So the stop() call in the derived calls destructor is nesseccary.

tl;dr: The stop() call in the destructor of the derived class is nesseccary, because the capturing thread has to be stopped before the methods of the derived class (which the threads uses) are deleted.

Contributor

Foaly commented Nov 29, 2015

This is not entire correct. The problem here is timing. It is true that the base class constructor is being called when the derived object is destoryed, but between those two calls the capture thread could be actived and try to call a deleted method, which leads to a crash.

Let me explain in detail. Right now it works like this: SoundBufferRecorder::onProcessSamples overwrittes the pure virtual function SoundRecorder::onProcessSamples which is called by the audio capture thread method. When SoundBufferRecorder destructor is called it's methods get deleted. The capturing thread however is still active, since noone called stop(). It the tryes to call SoundBufferRecorder::onProcessSamples, which is deleted and results in the pure virtual function called crashed.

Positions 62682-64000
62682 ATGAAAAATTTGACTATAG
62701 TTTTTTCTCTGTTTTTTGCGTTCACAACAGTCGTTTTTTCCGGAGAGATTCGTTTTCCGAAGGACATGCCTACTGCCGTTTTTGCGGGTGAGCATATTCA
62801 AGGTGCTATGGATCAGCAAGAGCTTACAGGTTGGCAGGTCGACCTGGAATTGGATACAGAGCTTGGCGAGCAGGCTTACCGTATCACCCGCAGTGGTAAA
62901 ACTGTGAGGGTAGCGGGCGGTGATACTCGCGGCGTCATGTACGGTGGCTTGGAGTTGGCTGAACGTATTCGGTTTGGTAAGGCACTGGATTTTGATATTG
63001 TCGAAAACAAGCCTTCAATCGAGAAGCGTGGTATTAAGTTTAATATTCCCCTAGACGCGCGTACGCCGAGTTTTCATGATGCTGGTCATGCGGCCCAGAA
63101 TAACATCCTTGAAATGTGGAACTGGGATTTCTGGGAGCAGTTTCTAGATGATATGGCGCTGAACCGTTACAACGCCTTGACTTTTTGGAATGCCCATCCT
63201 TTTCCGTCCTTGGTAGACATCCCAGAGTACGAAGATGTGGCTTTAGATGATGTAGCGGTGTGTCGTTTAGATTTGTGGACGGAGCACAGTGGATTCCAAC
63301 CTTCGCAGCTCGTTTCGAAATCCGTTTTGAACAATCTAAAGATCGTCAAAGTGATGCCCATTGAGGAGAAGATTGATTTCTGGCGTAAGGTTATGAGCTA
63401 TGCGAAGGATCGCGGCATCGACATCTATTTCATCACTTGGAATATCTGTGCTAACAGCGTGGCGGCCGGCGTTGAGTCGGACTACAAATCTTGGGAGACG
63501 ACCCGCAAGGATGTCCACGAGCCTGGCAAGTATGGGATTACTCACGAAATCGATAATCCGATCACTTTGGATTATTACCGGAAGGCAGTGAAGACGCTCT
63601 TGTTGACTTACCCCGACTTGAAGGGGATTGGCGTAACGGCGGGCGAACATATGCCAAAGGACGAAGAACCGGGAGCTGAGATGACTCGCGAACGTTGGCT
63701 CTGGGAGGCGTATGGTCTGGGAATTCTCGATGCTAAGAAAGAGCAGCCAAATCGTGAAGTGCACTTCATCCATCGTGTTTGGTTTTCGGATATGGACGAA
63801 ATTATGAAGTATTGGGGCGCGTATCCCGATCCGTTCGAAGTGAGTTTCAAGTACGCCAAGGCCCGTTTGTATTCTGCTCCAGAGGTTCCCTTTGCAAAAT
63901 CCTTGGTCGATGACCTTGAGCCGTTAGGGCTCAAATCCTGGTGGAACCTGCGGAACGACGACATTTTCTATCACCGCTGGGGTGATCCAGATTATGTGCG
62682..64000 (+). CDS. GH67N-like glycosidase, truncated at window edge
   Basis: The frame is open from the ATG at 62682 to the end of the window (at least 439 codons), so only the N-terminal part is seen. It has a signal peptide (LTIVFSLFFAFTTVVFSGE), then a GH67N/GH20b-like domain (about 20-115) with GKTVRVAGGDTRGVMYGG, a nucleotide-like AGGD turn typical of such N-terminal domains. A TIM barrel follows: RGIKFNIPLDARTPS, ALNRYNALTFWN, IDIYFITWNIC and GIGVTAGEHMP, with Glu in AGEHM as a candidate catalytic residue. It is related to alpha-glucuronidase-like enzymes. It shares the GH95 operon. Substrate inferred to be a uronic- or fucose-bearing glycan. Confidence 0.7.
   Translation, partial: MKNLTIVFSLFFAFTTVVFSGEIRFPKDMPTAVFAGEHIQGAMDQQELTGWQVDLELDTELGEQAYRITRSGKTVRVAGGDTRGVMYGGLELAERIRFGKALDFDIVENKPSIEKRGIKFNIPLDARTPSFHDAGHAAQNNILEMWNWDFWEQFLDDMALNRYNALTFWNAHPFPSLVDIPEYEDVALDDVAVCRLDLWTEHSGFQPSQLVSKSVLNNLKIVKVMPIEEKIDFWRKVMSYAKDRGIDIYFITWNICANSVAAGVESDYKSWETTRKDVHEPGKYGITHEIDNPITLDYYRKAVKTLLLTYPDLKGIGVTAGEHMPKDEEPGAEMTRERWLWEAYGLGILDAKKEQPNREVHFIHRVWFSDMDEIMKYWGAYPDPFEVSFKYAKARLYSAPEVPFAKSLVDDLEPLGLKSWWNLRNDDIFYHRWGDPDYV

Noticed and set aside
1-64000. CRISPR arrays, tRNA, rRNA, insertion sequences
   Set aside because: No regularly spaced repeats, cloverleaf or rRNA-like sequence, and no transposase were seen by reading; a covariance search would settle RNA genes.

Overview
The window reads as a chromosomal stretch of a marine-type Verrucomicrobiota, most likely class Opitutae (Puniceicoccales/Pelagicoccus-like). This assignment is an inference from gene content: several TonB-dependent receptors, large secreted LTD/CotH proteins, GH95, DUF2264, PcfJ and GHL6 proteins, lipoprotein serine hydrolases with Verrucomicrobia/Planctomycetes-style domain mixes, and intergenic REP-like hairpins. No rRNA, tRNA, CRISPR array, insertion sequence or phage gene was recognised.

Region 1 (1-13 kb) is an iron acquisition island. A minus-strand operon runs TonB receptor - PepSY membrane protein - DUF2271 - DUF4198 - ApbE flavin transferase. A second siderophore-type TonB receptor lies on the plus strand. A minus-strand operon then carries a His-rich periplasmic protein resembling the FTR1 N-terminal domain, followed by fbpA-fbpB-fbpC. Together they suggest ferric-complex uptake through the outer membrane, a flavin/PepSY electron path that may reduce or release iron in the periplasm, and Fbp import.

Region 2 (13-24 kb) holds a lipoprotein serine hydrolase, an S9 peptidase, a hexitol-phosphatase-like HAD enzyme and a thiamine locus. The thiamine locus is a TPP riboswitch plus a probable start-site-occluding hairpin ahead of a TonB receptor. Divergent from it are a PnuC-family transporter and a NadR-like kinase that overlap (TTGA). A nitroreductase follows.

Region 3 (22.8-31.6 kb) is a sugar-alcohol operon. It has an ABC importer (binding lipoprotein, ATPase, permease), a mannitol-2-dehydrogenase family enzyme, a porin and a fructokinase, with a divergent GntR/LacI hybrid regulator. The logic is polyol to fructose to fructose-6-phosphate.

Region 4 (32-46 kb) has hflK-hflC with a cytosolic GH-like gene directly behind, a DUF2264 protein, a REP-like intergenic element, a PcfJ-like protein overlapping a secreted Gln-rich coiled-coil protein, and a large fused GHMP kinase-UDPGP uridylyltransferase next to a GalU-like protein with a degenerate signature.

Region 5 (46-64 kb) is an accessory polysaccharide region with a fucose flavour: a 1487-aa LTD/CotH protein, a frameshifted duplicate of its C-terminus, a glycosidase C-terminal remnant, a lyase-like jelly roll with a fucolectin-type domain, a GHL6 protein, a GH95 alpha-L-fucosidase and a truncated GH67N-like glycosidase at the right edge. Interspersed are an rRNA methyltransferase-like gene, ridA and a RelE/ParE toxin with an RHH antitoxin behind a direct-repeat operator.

Putting stop() in the base class destructor doesn't solve the problem entirely, because the base class destructor is called after the derived classes destructor. So if the capturing thread is activated after the methods have been deleted by the derived destructor, but before it is stopped by the base class destructor you have the same crash again.
You can try this out by removing stop() here. Now the program will only crash sometimes (unpredictable, scheduler dependant). If you replace that line with sf::sleep(sf::milliseconds(110)); (m_processingInterval + 10 to make sure the thread function is at least called once) the crash happens everytime.
So the stop() call in the derived calls destructor is nesseccary.

tl;dr: The stop() call in the destructor of the derived class is nesseccary, because the capturing thread has to be stopped before the methods of the derived class (which the threads uses) are deleted.

@eXpl0it3r

This comment has been minimized.

Show comment
Hide comment
@eXpl0it3r

eXpl0it3r Nov 29, 2015

Member